Four Questionable Sayings About Love
1. “Love just happens.”
People are fond of saying variations of, “Love just happens” or “Don’t look for love, let love find you.” I am indeed the cliché princess but give me a break. How exactly does love just happen to anyone? Take it from a girl who has spent most of her life, albeit very short life, being awesome and busy and waiting, in an effort for love to just happen. Do you know what has happened? I am awesome and busy and still waiting. Only very recently did it dawn on me that eventually, love, like anything else is something that you have to go after and fight for. Even when the situation seems serendipitous, eventually somebody has to take the leap of faith, and be vulnerable, and make a fool out of themself, and do something crazy, and take a chance. I am not saying you should be desperate or feel a need to be in love. But if that’s what you want, you need to stop believing that somebody is going to fall into your lap. I’ve been there, arguably, I’m still there and trying to get out of that mentality, because it doesn’t work. If you want love, you have to stand up and be counted and risk your ego being bruised and your heart being broken. Love happens to those who are willing to be vulnerable to the pain of love so they can also experience the greatness of love.
2. “You don’t choose who you fall in love with.”
This is a little more difficult. Why exactly do we love the people we love? Moreover, do we not have any autonomy over why we feel the way we feel? Even mere attraction boggles my mind — sometimes we’re attracted to completely different types of “looks” and personalities. But I believe a lot of what we find attractive and the things we fall in love with about someone, have to do with experience as well as the messages we consume. To some extent, we can control those experiences and to some extent, we can’t. We can’t because we are brought up in a particular home in a particular city or town and consume our first messages of love from there. Don’t even get me started on the media. Beyond this however, I think we need to recognize our autonomy in terms of who we choose to spend our time with, romantically. The reality is the more time we spend with someone in that way, usually, the more we want to fall in love with them. This is where choice comes in. Even if you don’t choose who you fall in love with, you choose who you continue to love; you choose who you’re with.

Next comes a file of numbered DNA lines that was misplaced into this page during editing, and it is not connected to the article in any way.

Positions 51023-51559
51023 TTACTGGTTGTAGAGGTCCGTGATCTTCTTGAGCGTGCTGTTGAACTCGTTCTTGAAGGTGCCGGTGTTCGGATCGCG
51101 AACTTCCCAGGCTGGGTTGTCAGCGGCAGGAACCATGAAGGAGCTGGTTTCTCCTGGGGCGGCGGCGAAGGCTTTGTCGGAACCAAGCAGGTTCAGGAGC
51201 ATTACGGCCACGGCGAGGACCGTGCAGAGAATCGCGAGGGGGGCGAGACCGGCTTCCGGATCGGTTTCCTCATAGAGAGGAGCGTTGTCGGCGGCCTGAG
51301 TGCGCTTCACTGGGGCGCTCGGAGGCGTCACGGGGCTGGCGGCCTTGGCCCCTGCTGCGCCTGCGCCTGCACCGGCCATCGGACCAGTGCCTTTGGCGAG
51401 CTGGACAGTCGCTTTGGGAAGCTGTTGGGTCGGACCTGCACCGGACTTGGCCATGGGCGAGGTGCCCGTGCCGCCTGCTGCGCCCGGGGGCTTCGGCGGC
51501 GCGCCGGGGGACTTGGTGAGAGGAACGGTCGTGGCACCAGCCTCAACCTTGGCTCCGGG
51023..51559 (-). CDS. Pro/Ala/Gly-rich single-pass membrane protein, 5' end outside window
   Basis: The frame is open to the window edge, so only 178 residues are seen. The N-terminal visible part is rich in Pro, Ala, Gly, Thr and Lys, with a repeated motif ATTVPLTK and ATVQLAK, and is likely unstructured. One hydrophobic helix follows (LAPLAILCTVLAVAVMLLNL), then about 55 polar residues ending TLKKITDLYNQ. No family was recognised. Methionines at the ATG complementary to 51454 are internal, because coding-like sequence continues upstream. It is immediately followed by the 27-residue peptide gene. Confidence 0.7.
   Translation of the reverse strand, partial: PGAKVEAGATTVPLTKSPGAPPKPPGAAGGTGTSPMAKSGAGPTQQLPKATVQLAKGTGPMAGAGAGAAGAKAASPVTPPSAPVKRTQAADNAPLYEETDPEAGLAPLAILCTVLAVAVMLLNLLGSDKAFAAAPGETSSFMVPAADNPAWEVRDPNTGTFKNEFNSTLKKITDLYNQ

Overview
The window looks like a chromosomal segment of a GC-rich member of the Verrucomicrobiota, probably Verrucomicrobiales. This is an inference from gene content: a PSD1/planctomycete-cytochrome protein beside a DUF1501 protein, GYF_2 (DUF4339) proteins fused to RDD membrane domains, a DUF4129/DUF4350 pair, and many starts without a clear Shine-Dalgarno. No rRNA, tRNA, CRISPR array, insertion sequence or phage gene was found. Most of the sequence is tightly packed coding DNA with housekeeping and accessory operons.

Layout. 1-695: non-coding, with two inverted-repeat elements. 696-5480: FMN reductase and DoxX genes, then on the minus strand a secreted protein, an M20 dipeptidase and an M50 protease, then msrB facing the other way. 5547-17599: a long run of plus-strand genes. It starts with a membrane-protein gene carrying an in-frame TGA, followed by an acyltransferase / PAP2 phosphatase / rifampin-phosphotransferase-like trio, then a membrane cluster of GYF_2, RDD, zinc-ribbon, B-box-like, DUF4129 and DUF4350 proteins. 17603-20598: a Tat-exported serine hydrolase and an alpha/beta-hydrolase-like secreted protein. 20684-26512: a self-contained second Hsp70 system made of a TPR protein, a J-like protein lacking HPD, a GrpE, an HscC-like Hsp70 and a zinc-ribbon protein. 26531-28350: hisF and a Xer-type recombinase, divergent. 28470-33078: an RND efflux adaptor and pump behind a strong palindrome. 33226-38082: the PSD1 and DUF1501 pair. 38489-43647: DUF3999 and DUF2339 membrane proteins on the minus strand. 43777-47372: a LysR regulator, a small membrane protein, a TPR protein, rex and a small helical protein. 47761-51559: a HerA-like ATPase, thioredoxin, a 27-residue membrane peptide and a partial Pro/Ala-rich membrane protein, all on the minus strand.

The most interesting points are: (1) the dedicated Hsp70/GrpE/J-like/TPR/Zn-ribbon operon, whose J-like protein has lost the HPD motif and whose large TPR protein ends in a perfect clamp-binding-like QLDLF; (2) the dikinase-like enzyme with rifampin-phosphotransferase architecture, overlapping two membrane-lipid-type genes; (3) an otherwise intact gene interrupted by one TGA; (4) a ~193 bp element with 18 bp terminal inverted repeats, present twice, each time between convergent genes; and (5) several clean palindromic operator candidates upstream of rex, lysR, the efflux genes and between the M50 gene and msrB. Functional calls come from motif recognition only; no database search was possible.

3. “All is fair in love and war.”
I used to love this saying. Then I grew up and found out that just as war has rules, so does love. Of course, when it comes to love, there are no hard and fast, set-in-stone laws. There is no international body to tell us what constitutes the rules and regulations. Still, this saying implies that you can be deceitful in your pursuit of love in order to get what you want. I beg to differ. Love is a lot of things and people define it and determine what their perception of it is. People also determine how they choose to pursue love but there is a right and a wrong way to go about it sometimes. Take the case of cheating. I’ve heard people try to justify cheating because they were honestly in love with someone else or they couldn’t decide who they loved more so they kept the charade going for as long as possible. The “other woman” or “other man” sometimes believes that they did the right thing because they wanted to be in love with that person so badly. All isn’t fair in love and war. You don’t just get to lie, cheat, steal, and intentionally hurt people along the way so you can be in love. Even if you think all is fair in love, remember that karma has a funny way of settling scores.
4. It is better to have loved and lost than never had loved at all.
I don’t know about this. I have known people who early in their adulthood have been severely heartbroken. The pain of loss definitely changed who they were and how they saw life. I think having never loved at all at some point, also starts to feel like an unusual form of being rejected and heartbroken. But I don’t necessarily think that one form of heartbreak is greater than the other. Being vulnerable with someone in a romantic love that you invested your time, your future, and your life in, and having that all thrown back in your face is a devastating experience. When you’ve never loved at all, you can’t claim to know what this feels like. Perhaps, your pain is that from where you’re standing, it seems no one will even give you the chance to invest your life with them. Loss is painful, having never had, is also painful but I speak from experience when I say, you can’t miss something you’ve never had. Love pains aren’t better or worse than each other; they’re just different.
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